IT used to be that Nissan is represented in the Philippines by two companies, each of which sells (and, at certain times, assembles) either passenger cars or commercial vehicles through the brand’s dealership network. Now, following an announcement made late last year, Nissan Motor Co. Ltd. of Japan has formalized the merger of the two Nissan distributors in the country under one company—Nissan Phils. Inc. (NPI).
Under the new setup, NPI will serve as the national sales company and the local arm for the Japanese carmaker. For their part, the two formerly independent companies, Nissan Motor Phils. Inc. (NMPI) and Universal Motors Corp. (UMC), will continue to assemble the Nissan Almera subcompact and certain commercial vehicles.
“Our investment in the combined NMPI and UMC companies is on sales and marketing first, followed by people and products next, with no plans for assembly yet,” NPI President and Managing Director Kenji Naito last week said during NPI’s formal announcement of the Nissan merger.
Signifying the importance of the merger is that Nissan Motor Co. Vice Chairman Toshiyuki Shiga and Executive Vice President Takao Katagiri attended the announcement program. In a news conference that followed, Katagiri said the Asean and Philippines play key roles in Nissan’s global plans.
“Our view in Asean is long term. Presently our target is a 15-percent share of the market. Even with mixed results in some countries, we are optimistic and do not see any reason to change our target,” Katagiri said.
“The Philippines is the next engine of growth in Asean,” he added.
Naito bared that Nissan’s present 2-percent share in the Philippines is “not acceptable.” He said NPI aims for a two-digit share of the local market without specifying a time frame.
Based on figures of the Chamber of Automotive Manufacturers in the Philippines Inc. NMPI in January accounted for less than 1 percent of the market, placing 10th in overall sales, while UMC took a 3.2-percent slice, ending in seventh spot. In 2013 NMPI placed 10th with a 1.05-percent share while UMC ended sixth with a 3.3-percent share.
A part of Nissan’s growth program rests on the brand’s sales network, and Naito said NPI intends to use all 29 existing dealerships, with plans to expand the number.
According to Katagiri, another key are new products that are packed with “technology that are meant to make our customers happy.”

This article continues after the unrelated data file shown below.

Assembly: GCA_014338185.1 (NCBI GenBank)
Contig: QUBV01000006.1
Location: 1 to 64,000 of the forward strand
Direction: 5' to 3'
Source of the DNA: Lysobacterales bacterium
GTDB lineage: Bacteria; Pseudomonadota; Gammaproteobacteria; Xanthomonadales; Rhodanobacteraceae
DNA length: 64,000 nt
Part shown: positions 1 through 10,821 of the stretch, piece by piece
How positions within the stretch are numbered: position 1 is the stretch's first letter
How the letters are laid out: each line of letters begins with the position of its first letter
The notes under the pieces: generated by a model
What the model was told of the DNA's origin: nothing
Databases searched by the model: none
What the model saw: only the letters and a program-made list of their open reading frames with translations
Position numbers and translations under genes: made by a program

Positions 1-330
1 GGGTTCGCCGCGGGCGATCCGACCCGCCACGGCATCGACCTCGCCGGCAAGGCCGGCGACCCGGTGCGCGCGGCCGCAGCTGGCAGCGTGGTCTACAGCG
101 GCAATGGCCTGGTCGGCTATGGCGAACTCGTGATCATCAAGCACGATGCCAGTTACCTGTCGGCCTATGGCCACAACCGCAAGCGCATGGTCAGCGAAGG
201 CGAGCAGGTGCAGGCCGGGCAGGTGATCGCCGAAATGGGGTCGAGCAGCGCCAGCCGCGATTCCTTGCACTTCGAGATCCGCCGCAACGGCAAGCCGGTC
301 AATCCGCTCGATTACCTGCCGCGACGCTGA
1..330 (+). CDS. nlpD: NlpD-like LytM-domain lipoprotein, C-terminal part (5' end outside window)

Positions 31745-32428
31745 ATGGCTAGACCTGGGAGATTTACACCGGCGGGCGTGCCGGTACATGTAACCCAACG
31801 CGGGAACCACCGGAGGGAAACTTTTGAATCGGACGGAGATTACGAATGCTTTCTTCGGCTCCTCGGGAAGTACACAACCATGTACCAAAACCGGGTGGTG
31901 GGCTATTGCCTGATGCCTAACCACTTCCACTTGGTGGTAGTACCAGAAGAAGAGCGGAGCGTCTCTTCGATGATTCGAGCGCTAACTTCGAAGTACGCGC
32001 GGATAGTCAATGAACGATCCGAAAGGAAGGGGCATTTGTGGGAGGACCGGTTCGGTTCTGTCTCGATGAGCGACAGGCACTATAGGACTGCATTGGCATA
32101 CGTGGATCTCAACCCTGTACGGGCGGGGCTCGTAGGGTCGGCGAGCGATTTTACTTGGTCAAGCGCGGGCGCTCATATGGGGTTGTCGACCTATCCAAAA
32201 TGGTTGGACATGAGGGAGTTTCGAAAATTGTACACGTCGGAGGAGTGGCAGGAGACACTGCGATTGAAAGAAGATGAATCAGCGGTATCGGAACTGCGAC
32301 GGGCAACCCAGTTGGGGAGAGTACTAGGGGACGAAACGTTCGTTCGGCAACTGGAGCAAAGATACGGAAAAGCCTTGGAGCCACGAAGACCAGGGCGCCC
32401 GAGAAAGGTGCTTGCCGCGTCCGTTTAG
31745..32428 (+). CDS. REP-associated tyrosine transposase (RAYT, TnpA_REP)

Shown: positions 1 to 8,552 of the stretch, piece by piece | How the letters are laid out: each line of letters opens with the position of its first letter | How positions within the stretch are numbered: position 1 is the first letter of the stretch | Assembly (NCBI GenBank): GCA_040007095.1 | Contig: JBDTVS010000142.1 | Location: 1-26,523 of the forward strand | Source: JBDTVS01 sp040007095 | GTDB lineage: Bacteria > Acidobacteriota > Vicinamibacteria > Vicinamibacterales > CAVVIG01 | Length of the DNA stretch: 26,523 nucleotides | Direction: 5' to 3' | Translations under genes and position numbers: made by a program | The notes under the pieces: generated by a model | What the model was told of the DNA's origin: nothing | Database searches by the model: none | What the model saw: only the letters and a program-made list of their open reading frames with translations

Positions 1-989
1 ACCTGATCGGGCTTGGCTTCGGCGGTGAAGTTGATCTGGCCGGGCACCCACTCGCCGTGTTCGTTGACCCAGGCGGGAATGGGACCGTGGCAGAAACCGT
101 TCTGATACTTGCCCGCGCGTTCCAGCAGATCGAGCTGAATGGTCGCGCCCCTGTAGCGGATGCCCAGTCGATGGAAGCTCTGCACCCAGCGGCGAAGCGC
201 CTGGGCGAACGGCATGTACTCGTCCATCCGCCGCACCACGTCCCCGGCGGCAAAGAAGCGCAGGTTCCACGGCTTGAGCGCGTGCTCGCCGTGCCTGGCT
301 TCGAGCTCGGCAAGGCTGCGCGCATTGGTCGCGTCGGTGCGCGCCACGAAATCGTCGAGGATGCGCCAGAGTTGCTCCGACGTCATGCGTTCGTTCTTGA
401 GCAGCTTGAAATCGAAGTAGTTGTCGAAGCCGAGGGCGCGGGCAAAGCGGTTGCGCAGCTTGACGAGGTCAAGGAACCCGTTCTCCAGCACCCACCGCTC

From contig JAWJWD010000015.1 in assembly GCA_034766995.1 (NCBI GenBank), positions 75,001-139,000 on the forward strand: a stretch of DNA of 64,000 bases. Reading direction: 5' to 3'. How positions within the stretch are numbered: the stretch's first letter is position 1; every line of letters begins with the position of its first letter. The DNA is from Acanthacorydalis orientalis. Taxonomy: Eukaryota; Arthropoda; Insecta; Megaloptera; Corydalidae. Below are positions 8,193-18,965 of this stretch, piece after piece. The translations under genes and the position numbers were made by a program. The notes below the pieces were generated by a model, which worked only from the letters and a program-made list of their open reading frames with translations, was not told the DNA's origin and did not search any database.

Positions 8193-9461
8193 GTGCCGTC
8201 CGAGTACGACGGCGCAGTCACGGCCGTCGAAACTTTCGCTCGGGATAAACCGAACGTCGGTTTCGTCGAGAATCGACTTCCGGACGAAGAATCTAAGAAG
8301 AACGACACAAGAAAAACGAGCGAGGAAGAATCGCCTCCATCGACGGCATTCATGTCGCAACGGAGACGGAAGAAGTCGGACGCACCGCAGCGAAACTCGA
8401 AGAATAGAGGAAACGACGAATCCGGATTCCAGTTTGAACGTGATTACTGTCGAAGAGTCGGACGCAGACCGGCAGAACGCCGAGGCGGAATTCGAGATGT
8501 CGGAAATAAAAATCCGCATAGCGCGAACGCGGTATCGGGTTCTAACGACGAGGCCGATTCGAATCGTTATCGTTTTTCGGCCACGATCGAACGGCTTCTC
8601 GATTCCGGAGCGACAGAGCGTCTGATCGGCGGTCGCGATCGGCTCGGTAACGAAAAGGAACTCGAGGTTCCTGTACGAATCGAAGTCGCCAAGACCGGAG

Underscoring NPI’s thrust is the launch of two new models—the Nissan Sylphy and Altima, with the latter marking a return to the Philippines after around two decades of absence. According to NPI General Manager for Sales Lee Junia, the introduction of the two models signals the start of more Nissans to arrive locally.
The Sylphy, an alternative name for Sentra, is sold in the US, Japan, China and Thailand, among numerous countries, as one of Nissan’s global core models. It is available in the Philippines with either a 1.8-liter or a 1.6-liter engine that can be matched with Nissan’s new-generation Xtronic continuously variable transmission or a five-speed manual gearbox.
The car’s exterior features include Xenon headlights with LED accents and 17-inch or and 16-inch alloy wheels. In the cabin, the top variants have automatic dual-zone climate control with vents in the rear, leather seats and touch-screen audio, among others.
NPI is offering the Sylphy in Aspen White, Ebony, Deep Iris Gray, Brilliant Silver and Grayish Bronze colors. Introductory prices are set at P812,000 for the base 1.6L MT; P915,000 for the 1.6L Upper CVT; and P998,000 for the 1.8L Upper CVT.
The Altima is Nissan’s midsize executive sedan and is presently NPI’s flagship sedan model. Built at Nissan’s facilities in the US, the car arrives in the Philippines in two variants—the 2.5L SV and the 3.5L SL.
The 2.5L SV is powered by Nissan’s QR25DE four-cylinder engine that’s made from aluminum and which has a 2.5-liter displacement. It has variable valve timing and Nissan’s Electronic Concentrated Control System (ECCS).
The 3.5L SL has a VQ35DE engine under its hood. Also made from aluminum, the 3.5-liter, V6 engine also has ECCS and variable valve timing. Like the 2.5-liter engine, it can be matched to the Xtronic CVT.
Unique to the new Altima is its Vehicle Dynamic Control with active understeer control—Nissan’s advanced electronic driving aid that minimizes a car’s tendency to plow straight on in corners during dynamic driving and emergency maneuvers. The 3.5L SL adds leather seats, premium interior finishes, automatic dual-zone climate control and Bose audio.
NPI offers the Altima in Brilliant Silver, Black Obsidian, Pearl White and Storm Blue. The car sells for P1.650 million in 2.5L SV and P2.030 million in 3.5L SL.
Both the Sylphy and Altima are seen to solidify the Nissan brand in the Philippines, which Junia said encountered problems in creating a strong enough image in the market because it had two companies working independently of each other.
“This is what NPI brings to the table—one direction,” Junia said.
WITH A REPORT FROM RUBEN D. MANAHAN 4TH